The joint audit approach.

Author:Moore, Wayne G.
Position:Internal and external auditing - PC Exchange
 
FREE EXCERPT

You are an industrial paint products executive responsible for your company's pink paint manufacturing operations. Top management announces that, as part of the company's aggressive cost-cutting program, you will be required to reduce dramatically the amount of red and white paint you use to make pink paint while maintaining the same level of quality. In other words, you must continue to produce a high-quality product while reducing volume and costs. How do you feel?

Chances are that you feel like countless other executives in virtually every industry, who are being given tough mandates not that different from the one described. These new and difficult pressures are driven by worldwide business and economic forces, as more corporations turn to restructuring, reengineering, and downsizing in pursuit of a better bottom line. The profound impact of this trend is being felt in every area of corporate America -- including internal auditing.

In an effort to meet these challenges, DuPont's internal audit group and Price Waterhouse have combined forces in an effort to improve the efficiency of both audit groups without sacrificing quality or independence. We call it the joint audit approach.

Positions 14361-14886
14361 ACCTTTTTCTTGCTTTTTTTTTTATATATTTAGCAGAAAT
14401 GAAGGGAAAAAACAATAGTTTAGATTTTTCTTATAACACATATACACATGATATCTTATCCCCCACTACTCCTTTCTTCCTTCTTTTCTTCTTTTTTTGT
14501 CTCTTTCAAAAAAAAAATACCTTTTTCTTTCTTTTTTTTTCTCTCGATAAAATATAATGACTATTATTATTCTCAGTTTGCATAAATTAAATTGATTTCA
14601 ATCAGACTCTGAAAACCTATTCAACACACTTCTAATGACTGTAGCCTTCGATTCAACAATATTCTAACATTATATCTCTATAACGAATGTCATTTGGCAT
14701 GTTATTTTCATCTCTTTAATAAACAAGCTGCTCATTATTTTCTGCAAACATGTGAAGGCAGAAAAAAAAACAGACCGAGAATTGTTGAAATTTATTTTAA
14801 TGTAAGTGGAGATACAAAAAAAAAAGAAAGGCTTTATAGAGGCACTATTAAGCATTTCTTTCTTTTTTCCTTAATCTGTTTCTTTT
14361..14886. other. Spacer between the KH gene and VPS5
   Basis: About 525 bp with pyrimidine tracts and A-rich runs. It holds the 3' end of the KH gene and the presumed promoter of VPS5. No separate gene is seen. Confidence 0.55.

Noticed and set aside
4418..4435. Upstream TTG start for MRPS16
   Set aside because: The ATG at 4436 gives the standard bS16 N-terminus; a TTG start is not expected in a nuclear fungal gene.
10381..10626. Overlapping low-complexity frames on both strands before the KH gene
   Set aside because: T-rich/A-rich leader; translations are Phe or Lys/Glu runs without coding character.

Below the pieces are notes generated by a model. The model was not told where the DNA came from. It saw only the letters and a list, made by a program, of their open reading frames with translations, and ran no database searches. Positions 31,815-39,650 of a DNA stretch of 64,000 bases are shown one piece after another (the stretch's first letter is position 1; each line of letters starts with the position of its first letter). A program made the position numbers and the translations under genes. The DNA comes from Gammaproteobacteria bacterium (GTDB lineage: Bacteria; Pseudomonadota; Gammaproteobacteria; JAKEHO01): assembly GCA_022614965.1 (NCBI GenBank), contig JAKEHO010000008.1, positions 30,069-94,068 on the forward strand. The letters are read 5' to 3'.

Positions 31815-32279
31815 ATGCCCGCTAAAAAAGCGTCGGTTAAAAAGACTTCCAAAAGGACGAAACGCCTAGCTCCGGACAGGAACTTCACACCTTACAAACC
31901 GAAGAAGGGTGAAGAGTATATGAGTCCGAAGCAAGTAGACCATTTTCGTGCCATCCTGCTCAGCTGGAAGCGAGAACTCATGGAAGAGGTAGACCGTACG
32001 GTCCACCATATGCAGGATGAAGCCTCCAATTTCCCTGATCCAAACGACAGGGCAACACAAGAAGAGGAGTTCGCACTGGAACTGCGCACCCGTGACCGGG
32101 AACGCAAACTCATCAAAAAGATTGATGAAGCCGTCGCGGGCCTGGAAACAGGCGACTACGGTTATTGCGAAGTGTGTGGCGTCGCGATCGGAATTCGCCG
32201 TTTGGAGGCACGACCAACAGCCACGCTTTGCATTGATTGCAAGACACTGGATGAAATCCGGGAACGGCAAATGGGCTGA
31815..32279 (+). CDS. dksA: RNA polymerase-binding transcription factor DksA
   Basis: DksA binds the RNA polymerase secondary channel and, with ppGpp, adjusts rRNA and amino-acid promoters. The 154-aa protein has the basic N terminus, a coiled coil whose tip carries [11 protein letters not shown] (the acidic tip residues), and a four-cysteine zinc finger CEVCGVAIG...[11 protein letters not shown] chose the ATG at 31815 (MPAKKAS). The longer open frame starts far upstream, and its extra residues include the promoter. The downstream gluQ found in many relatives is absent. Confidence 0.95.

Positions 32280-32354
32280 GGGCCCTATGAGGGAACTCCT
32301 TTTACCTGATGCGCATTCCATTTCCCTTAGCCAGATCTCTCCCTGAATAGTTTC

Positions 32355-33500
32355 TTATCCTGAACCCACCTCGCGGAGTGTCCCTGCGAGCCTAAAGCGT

* More Quality, Less Cost

When DuPont announced in July 1991 that the corporation would reduce their costs by $1 billion over the next 18 months, DuPont Internal Auditing and Price Waterhouse began to explore ways of reducing audit costs. To put it in terms of the paint manufacturing scenario, our mandate was to find the mixture of red (DuPont Internal Auditing) and white (Price Waterhouse) that would give us the least expensive, highest-quality pink paint (a joint audit of DuPont).

At DuPont, Internal Auditing specializes in evaluating the effectiveness of internal control systems and measuring how these systems contribute to organizational effectiveness. Hence, Internal Auditing's objectives and contributions generally focus on these four areas:

* Review of financial and operating information.

* Review of compliance with corporate policies, plans, and procedures.

* Safeguarding of assets.

* Examination of economy, efficiency, and effectiveness of operations, including nonfinancial controls.

DuPont's external auditors, Price Waterhouse, are independent of the organization and are responsible for attesting to whether or not the financial statements are fairly presented. They also provide information, assistance, and resources to address diverse accounting and...

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